Long before harp guitars (for me)…there were 6-strings (and the occasional 12). I stumbled on this 1975 photo recently, and wanted to document this “transition period.” Fans of my Christmas Collection (CC) project and/or the Miner Museum might get a kick out of this faded “historical image.” My brother Mark and I had apparently decided to pose every instrument we then owned on our parent’s couch in Clarendon Hills. I was still in my childhood bedroom upstairs, soon to leave the nest, while he had just graduated college and was living nearby with his first wife.
Here, we see the typical hilarious mix of old and new, cheapo crap and higher end instruments (the latter paid for by my Jewel Grocery Store earnings during and after High School). How many of us ended up with a similar musical hodgepodge I wonder?!
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At top left, we start with a weird old homemade “folk art” guitar my brother found in an antique store.
Next is the rare and obscure Yamaha FG2000 (a high end “hand made by one guy” model). Having sold my High School graduation present of an old Gibson J45 that I just could not wrap my ears around, I think I found this at our favorite guitar store – the Sound Post, up Route 83 in Mount Prospect. I was told the model # came from the price (then “$2000 firm,” a hefty sum back then). But it was used, so I managed it. LOUD and impressive, though I never liked how it recorded. I strung it with Martin Marquis HEAVY strings to get the maximum tone and volume out of it. (I was stronger then; no manufacturer even offers those gauges anymore…like steel cables.) I used this for my burgeoning style of plectrum-played original instrumental musings (imagine Leslie West’s acoustic guitar solo, Greg Lake, Jimmy Page, Stephen Stills acoustic guitar). I sold it when I was finally able to obtain my first Martin.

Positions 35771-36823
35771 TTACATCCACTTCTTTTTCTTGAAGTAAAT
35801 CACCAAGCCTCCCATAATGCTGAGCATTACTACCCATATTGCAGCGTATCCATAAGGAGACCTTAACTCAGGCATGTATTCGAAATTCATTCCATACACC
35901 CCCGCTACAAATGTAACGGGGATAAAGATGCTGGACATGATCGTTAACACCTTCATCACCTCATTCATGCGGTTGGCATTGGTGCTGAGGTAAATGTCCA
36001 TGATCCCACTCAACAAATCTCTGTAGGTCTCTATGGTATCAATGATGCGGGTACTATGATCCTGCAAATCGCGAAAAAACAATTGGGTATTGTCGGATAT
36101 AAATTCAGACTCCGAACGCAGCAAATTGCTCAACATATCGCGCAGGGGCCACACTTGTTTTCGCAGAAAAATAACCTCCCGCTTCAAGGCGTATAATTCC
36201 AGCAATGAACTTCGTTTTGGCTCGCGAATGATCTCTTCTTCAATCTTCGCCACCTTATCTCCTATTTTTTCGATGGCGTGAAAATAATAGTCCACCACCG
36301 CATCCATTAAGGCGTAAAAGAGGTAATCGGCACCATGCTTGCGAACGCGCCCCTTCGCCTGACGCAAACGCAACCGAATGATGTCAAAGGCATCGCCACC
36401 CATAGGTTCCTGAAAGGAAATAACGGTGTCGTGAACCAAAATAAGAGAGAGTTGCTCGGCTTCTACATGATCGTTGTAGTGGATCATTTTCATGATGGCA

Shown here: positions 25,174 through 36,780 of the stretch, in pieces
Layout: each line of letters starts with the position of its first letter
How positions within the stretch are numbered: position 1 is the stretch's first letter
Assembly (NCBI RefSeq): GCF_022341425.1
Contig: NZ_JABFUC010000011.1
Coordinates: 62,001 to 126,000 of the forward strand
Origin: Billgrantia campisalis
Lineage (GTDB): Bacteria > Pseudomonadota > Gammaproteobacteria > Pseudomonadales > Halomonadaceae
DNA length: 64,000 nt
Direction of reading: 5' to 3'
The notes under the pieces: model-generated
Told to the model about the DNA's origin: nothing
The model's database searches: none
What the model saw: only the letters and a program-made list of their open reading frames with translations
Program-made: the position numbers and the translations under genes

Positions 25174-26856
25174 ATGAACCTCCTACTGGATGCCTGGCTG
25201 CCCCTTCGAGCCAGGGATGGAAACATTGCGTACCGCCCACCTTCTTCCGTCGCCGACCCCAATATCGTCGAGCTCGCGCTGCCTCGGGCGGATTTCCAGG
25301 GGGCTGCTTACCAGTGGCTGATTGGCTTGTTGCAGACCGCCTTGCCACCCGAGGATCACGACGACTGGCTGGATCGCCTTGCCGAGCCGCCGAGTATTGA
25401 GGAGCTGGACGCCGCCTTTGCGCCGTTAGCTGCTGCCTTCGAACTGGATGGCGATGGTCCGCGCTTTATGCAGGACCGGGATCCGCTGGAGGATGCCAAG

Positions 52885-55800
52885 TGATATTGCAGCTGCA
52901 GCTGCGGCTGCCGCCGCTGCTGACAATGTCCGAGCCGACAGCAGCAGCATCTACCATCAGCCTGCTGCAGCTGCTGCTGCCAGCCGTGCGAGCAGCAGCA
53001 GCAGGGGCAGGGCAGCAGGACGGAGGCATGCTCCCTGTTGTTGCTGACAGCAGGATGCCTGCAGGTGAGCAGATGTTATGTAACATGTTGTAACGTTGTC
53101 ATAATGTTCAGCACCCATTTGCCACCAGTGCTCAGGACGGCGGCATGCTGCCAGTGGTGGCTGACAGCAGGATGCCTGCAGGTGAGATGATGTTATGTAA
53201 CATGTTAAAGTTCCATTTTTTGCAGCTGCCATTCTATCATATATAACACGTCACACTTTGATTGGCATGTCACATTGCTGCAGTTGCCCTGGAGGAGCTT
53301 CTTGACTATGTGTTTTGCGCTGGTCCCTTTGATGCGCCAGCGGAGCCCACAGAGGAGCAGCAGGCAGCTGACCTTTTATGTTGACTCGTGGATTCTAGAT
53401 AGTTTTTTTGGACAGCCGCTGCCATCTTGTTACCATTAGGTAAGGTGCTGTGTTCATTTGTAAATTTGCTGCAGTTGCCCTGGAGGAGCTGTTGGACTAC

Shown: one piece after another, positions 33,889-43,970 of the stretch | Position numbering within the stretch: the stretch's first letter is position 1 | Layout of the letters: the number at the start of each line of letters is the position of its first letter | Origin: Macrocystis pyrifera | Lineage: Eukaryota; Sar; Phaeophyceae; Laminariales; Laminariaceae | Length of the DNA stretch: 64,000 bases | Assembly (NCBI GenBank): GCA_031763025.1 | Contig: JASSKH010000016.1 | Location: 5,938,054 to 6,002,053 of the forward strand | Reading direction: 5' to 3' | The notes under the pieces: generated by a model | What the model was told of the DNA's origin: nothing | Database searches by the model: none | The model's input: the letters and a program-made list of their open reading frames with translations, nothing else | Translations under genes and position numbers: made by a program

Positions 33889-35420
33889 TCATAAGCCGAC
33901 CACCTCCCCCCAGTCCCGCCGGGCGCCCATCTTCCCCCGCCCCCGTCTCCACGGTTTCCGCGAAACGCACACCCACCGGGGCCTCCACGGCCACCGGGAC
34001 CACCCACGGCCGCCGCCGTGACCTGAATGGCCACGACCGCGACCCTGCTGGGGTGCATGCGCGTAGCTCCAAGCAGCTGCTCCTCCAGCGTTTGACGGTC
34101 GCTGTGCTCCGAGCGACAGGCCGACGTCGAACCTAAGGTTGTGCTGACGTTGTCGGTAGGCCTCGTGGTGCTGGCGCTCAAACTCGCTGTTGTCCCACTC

Next is Mark’s 1972 D35. I don’t know what the lore says about this period of Martin’s output, but it was (and is – he still has it – a magical sounding guitar). He bought it new at Sid Sherman’s on Wabash Ave. in Chicago.
The cheap Silvertone acoustic neither of us remembers (nor would admit to owning).
A cheap (Japanese?) 12-string rip-off of a Gibson Dove I think? We don’t remember this one either…it was likely just before I managed to buy the Guild F-212 (also on CC) from the Sound Post.
On the couch seat is Mark’s 1964 Gibson long-neck RB-180 banjo. He had to run out and get it (secondhand) when he joined a Kingston Trio copy called “Mixed Bag.” It’s a fine instrument that he still has.
Next to it looks like my c.1974 Jimmy Waller classical guitar, “Custom Made for the Chicago Guitar Gallery” (on CC). My teacher picked it out for me at the boutique gallery in the same Michigan Avenue building as his studio (we took the elevator from the 6th floor to the 3rd floor, and I had my first real, if “student grade,” classical guitar” in 10 minutes). 400 bucks, Brazilian rosewood, and still kicks ass. Sadly, I quit lessons after 6 months when I realized my (fairly well known) teacher was a poser. My new jazz guitar teacher (Jack Cecchini, in the same building) ratted him out. This would have been 1975-6 when I was 20+ years old.